Sensor/CNS scalability story, does one exist?


Hey all, this is just an open question for anyone that may have relevant information. Is there a strategy brewing on how sensor modules can, or will be, scaled out design-wise? Currently, PFC’s co-locate the central nervous system, and expansion or integration is limited to devices connected directly to the BBB signal board (or host platform). The first issues I see relate to protocol and hardware dependencies:

  1. i2c has limited range and would not be suitable for scaling out a large number of sensors or sensors separated by longer distances. While using the PCA9615 and TCA9548A as implemented in the PFC-EDU schematics will mitigate some issues, it will not provide full speed sensor communication beyond 10ft (per datasheet).

  2. Sensor networks appear to be dependent on the brain with no way to monitor or manage them in a distributed fashion. This creates a costly single point of failure baked into the design.

I imagine container farms would have some other method of distributing sensors and sensor integration. Is this something that has been discussed before?


Hello @Drew, good questions. We have TWO boards in use now. The all-in-one PFC_EDU board and a second one we use in our larger machines (container, tree computer) that we call the CNS (central nervous system).

The CNS board uses a differential pair circuit with the PCA chips to extend the range of I2C communications to 50’. The CNS board has 8 RJ45 connectors, a multiplexer, voltage regulators and pins to attach a beagle bone black (we also have adapters to allow use of a raspberry pi).

The sensor board uses the same temp/humidity and CO2 sensor chips as the PFC_EDU, but adds the differential pair PCA I2C circuit so we can use an off the shelf ethernet patch cable to connect it to the CNS board. We have other boards we can connect too: individual LED panels, relays, etc.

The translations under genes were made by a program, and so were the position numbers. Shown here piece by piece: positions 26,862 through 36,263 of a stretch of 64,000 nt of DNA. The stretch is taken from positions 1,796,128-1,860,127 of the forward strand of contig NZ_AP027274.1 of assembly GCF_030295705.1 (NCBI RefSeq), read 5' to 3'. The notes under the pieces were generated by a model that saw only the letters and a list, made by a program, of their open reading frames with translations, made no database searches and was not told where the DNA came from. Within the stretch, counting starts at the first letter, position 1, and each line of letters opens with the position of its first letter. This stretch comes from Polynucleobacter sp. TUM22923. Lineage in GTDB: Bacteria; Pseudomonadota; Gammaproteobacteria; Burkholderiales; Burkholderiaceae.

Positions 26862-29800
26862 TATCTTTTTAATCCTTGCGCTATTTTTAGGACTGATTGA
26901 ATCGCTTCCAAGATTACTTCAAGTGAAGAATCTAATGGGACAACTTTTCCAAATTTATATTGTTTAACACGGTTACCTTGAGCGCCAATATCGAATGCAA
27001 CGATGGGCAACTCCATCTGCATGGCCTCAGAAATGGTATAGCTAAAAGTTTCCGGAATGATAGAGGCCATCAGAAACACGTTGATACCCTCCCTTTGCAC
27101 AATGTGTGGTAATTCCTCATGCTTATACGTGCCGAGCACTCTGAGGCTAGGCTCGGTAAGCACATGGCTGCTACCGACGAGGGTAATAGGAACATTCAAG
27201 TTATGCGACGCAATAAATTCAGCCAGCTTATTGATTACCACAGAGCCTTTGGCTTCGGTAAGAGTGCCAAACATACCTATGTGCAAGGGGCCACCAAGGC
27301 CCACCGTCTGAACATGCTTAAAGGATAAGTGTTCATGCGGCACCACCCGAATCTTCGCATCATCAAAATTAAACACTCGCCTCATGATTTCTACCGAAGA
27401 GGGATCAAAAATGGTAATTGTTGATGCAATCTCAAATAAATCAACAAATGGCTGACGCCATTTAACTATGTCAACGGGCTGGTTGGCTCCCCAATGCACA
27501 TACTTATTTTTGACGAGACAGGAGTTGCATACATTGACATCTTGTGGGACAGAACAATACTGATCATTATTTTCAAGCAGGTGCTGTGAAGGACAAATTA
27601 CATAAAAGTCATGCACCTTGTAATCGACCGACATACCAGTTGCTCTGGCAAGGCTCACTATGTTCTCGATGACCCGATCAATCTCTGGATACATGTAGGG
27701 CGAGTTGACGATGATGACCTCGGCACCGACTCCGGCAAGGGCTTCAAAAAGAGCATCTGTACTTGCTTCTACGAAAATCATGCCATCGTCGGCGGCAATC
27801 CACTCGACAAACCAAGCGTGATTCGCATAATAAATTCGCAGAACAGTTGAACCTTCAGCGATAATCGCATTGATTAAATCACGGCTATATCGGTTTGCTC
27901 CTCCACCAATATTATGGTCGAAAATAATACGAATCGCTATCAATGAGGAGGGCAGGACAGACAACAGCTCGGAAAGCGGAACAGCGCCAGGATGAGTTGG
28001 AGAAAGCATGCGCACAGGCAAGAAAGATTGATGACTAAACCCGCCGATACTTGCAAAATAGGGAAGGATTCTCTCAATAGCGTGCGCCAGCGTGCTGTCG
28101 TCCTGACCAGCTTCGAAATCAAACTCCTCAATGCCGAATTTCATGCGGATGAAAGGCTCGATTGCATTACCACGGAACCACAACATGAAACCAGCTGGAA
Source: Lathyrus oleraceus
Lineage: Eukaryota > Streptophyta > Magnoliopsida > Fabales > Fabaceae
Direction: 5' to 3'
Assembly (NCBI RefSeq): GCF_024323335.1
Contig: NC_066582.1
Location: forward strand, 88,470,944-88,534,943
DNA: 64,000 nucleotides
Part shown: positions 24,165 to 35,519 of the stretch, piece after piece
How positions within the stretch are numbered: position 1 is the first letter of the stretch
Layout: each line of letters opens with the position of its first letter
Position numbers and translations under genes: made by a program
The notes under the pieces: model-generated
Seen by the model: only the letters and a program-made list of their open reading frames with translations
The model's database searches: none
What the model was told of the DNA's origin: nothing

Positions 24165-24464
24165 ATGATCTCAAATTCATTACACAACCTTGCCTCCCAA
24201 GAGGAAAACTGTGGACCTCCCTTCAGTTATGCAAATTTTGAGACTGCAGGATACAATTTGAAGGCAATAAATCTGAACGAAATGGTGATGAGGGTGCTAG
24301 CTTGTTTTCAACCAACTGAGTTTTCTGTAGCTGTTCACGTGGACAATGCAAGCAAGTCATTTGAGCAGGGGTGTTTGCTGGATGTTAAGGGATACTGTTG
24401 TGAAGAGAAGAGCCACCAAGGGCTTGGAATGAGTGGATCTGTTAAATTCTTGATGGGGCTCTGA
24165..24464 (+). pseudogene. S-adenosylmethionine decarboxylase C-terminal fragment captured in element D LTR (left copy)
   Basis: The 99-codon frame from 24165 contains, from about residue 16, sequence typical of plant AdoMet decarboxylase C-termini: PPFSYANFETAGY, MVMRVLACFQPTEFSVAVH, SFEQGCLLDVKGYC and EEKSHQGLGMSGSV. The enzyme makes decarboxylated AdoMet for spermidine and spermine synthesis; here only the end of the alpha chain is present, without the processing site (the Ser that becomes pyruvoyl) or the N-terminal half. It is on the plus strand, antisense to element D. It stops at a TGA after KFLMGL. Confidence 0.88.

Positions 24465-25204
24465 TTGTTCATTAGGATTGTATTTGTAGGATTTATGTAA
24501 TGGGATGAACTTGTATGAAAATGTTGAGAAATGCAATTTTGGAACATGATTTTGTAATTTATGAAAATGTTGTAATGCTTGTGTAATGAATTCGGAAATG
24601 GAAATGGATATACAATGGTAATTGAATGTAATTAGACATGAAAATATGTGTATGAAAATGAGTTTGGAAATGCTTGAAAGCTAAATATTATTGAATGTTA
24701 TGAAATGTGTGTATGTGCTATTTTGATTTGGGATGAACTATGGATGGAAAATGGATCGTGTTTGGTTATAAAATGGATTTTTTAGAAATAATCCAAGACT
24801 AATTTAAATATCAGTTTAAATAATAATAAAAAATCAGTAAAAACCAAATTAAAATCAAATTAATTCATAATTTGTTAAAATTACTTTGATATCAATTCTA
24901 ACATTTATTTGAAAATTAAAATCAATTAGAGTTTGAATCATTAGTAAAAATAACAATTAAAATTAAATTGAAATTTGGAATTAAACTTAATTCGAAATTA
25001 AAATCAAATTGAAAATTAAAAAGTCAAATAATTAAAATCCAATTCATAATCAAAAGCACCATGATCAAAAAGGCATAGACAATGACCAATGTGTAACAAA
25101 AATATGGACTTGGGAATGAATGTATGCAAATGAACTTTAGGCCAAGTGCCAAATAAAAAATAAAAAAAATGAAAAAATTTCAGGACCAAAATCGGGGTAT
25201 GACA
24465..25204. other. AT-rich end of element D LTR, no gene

So a typical setup on a single rack in our shipping container (holds 12 racks) is:

  • CNS board + beagle bone
  • I2C air sensor board
  • Four I2C LED panels (water cooled)
  • Four USB cameras

I’ll have to ask our electrical design team which is the latest version of the CNS board (I think it is v3.0). Here is the link to the eagle files in our repo:

That github repo has all the current designs for all our boards.



Thanks @rbaynes! I appreciate the detailed response! Any chance you could briefly explain why i2c won out against RS485 for this application? I bet there’s a reason and I’d like to know it before I reinvent the wheel using some flavor or RS485 for my applications.


I’m the software guy, @Drew, so I wasn’t involved in those electrical design decisions. But if I had to guess I’d say it’s because I2C is built into many of the micros we use (BBB, RPi), and many of the sensor we like to use.

@jake or @Poitrast would know all the details.


@Drew I2C ‘won’ mainly due to sensor availability and ease of use. I don’t think anybody is averse to RS485 and there are actually plans to use it on a future system (tree computer) that will need to interface with PLCs for safety monitoring (e.g. over temp shutoffs). I second your concern about throttling the data rate at long distances but in practice this hasn’t been an issue. The max range we typically see is ~10ft which happens on a per-rack basis (on each rack in the shipping container [about 12 racks per 40’] there is a beaglebone + cns + sensors that use the PCA chip…the wiring on each rack doesn’t seem to become >10ft).

For cases where long distances are frequently encountered I anticipate the strategy to either provision a new device instance closer to the peripheral or go the bluetooth mesh route with a device driven by a coin cell (no wires, yay!). I know particle has some great new modules out that the team has been eager to play with but hasn’t had a chance to dig in too deep yet.

The big debate about using a fleet of low cost / low computation distributed sensor nodes vs a centralized high cost / higher computation processor connected to multiple nodes typically ends with the conversation around cameras and the processing requirements to perform localized analysis (e.g. leaf detection, etc.) and advanced imaging (e.g. depth / thermal). This decision is mainly a function of building containers for a research context where data prospects typically win over cost. If you are looking at this from a production standpoint this assumption likely won’t hold (at least until the value of the data being collected can be better defined).

Hope this helps clarify… If I missed anything @Poitrast has thought about all this too.

It sounds like you have an interesting application, would love to hear more about it!